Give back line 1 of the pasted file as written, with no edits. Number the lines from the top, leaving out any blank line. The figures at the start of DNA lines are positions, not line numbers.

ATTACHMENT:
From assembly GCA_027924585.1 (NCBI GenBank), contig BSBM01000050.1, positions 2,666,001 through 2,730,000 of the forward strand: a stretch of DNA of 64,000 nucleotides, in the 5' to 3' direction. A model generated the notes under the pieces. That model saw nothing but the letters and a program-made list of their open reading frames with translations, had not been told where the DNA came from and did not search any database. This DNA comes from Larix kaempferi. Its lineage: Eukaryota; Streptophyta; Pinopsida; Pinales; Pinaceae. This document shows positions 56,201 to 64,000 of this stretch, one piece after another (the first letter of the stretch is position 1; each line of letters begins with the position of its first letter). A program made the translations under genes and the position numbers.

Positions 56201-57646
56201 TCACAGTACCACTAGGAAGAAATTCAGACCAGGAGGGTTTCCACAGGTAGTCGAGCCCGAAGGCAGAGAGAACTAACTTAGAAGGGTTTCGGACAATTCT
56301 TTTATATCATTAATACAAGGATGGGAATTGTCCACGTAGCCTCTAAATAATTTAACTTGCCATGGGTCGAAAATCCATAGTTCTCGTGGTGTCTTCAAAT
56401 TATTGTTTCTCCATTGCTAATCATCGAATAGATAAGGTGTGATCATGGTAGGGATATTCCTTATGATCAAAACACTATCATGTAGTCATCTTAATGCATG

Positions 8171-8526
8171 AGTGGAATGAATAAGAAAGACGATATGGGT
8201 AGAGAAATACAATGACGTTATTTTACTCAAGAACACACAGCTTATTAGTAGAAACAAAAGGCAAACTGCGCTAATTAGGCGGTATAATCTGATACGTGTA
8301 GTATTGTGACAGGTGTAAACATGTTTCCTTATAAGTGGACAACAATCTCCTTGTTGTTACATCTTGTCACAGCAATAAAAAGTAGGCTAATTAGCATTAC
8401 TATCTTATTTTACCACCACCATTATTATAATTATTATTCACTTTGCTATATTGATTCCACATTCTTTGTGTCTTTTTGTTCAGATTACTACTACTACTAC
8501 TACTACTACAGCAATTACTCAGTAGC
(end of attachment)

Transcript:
From assembly GCA_027924585.1 (NCBI GenBank), contig BSBM01000050.1, positions 2,666,001 through 2,730,000 of the forward strand: a stretch of DNA of 64,000 nucleotides, in the 5' to 3' direction. A model generated the notes under the pieces. That model saw nothing but the letters and a program-made list of their open reading frames with translations, had not been told where the DNA came from and did not search any database. This DNA comes from Larix kaempferi. Its lineage: Eukaryota; Streptophyta; Pinopsida; Pinales; Pinaceae. This document shows positions 56,201 to 64,000 of this stretch, one piece after another (the first letter of the stretch is position 1; each line of letters begins with the position of its first letter). A program made the translations under genes and the position numbers.